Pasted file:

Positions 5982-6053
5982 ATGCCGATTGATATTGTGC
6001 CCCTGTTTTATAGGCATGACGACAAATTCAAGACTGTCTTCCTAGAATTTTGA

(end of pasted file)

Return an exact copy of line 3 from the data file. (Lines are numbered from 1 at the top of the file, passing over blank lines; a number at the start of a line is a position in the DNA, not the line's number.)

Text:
6001 CCCTGTTTTATAGGCATGACGACAAATTCAAGACTGTCTTCCTAGAATTTTGA